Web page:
The Captains is a feature length documentary film written and directed by William Shatner. The film follows Shatner as he interviews the other actors whom have portrayed Starship captains within the illustrious science-fiction franchise.
"The Other Hollywood" is an in depth documentary of the adult film industry in the San Fernando Valley shot by young, award winning director Anders Dalgaard. It is both a profile of ... See full summary »
Dateline: November 1967, within klicks of Danang, Vietnam, sits a U.S. Army base, bar and hospital on China Beach. This is the 'Nam, filled with wounded soldiers and one very lovely but ... See full summary »
The intertwined lives and loves of three highly-ranked athletes striving for the national team; Chris bounces between the beds of male coach Terry and her female friend, competitor, and role model Tory.
Dee Snider's speech before the Senate is, word for word, the exact same speech he gave during the real Senate hearings in 1985. See more »
The end credits state none of Frank Zappa's albums received a
Parental Advisory sticker, when in fact "Jazz From Hell" (ironically a purely instrumental album) was tagged with a Parental Advisory warning by the distributor. See more »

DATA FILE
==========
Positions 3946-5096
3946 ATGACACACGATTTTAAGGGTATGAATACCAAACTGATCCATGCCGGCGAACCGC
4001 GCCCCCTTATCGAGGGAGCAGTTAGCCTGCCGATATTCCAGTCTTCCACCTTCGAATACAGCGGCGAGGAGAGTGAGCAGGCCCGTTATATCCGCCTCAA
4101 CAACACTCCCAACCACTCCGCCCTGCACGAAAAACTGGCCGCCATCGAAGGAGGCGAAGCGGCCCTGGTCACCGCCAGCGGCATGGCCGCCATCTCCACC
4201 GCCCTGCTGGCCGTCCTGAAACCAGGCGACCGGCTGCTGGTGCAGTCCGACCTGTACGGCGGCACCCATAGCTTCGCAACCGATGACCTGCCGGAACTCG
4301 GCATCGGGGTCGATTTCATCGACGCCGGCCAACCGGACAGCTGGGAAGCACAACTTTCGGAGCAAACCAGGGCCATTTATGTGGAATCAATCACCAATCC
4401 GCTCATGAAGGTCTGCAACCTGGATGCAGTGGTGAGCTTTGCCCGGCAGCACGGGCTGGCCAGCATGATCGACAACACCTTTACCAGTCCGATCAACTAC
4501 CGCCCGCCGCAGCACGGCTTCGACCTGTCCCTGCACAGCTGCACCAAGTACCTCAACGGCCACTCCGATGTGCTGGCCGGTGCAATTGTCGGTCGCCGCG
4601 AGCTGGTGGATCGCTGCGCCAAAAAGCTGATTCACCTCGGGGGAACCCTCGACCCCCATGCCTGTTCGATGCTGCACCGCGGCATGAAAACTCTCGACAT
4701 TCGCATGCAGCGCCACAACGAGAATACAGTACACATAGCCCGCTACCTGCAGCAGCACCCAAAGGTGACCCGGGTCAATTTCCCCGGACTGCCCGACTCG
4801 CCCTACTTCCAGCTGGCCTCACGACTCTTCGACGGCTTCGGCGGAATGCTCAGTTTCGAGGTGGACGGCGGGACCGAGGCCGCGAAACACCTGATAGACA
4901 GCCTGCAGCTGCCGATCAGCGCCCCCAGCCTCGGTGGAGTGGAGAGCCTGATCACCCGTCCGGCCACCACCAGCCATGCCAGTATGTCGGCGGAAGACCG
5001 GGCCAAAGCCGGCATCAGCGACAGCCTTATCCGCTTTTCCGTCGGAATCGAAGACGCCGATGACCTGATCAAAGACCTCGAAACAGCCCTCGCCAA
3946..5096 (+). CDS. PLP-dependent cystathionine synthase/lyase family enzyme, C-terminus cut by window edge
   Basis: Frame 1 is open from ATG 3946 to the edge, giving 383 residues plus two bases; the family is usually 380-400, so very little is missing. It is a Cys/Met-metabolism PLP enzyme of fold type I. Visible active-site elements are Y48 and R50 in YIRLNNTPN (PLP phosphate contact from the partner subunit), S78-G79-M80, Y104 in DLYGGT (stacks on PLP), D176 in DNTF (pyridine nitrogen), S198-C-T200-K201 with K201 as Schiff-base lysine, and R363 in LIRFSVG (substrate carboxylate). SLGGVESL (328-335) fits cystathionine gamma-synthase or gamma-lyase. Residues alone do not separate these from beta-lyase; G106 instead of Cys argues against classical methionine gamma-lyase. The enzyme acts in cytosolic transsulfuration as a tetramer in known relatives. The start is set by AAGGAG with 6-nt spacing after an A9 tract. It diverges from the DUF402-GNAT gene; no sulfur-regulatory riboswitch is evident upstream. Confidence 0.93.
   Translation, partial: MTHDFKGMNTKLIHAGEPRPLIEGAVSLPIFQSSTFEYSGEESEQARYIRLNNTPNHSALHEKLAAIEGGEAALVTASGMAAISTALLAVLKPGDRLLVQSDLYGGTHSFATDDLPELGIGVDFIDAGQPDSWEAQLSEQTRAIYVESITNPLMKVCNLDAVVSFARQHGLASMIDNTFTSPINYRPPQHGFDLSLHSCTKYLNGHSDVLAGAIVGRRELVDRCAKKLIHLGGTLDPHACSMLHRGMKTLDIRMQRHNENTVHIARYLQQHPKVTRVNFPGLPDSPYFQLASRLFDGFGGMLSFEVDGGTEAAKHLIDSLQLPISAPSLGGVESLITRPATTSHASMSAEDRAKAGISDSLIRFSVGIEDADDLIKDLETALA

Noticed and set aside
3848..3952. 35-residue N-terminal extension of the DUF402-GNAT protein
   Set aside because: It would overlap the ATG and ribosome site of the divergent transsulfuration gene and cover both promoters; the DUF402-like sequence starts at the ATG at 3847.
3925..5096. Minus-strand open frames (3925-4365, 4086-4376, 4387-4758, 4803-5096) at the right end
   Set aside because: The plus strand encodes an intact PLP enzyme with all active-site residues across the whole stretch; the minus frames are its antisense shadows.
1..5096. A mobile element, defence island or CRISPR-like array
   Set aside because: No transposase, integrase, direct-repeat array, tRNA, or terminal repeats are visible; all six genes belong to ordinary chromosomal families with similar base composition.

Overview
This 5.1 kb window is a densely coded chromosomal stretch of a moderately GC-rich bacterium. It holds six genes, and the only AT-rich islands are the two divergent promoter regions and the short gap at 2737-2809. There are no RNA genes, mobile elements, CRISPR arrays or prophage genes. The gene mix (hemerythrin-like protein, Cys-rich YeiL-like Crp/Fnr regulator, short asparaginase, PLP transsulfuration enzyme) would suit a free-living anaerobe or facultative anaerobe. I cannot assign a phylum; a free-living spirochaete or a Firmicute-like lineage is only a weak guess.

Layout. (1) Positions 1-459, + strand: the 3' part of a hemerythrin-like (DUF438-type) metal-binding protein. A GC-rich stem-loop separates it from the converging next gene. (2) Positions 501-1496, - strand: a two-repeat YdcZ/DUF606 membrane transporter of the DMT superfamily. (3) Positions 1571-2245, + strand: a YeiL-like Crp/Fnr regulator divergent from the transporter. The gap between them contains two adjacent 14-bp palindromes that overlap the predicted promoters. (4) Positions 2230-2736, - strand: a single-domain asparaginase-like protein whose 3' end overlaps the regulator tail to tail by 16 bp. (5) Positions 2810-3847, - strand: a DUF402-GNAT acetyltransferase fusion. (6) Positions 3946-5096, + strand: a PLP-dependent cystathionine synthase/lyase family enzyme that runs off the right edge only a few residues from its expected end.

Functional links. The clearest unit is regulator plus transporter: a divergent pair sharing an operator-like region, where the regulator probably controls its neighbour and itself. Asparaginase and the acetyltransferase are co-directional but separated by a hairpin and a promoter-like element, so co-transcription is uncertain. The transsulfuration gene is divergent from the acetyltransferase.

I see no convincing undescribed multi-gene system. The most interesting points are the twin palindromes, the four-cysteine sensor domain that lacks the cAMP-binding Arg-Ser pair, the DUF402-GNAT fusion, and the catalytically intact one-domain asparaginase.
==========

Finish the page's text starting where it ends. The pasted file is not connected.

During the final credits, the movie cuts back and forth between the video for the Twisted Sister song "We're Not Gonna Take It" and shots of the movie's cast and crew dancing and singing along with the song. See more »
Based on fact. A fun and funny account of the PMRC hearings in the 1980's. Priestley plays a lawyer who has to defend the American record industry from a group of overzealous congressmen's wives calling for censorship against music they deem "obscene". He has to bring together a motley crue of rock stars (Frank Zappa, Dee Snider, John Denver) in order to overcome the group of "concerned parents" (headed by almost-first lady Tipper Gore).
It plays out like one of those 50's "sock-hop" movies (ie."Rock around the clock"), where the band of fun-loving duck-tailed rock types must fight the prejudices of small town America in order to let the kids have their fun. Then again that's part of the fun of watching this telefilm: the generation voting to ban metal (among others) in the 80's grew up on the rock of the 50's. Just don't expect any big surprises. The only real problem is that the last act, the congressional hearing itself, seems a bit rushed.
Priestley is fine, Mariel Hemingway is as blandly concerned as the real Tipper, Griffin Dunne is very funny as Zappa, Dee Snider is even funnier as himself, Tim Guinee (is this a pseudonym of Spike Jonze?)plays John Denver OTT.
The film doesn't aspire to be more than it is. A pleasant couple dozen minutes in front of the TV.
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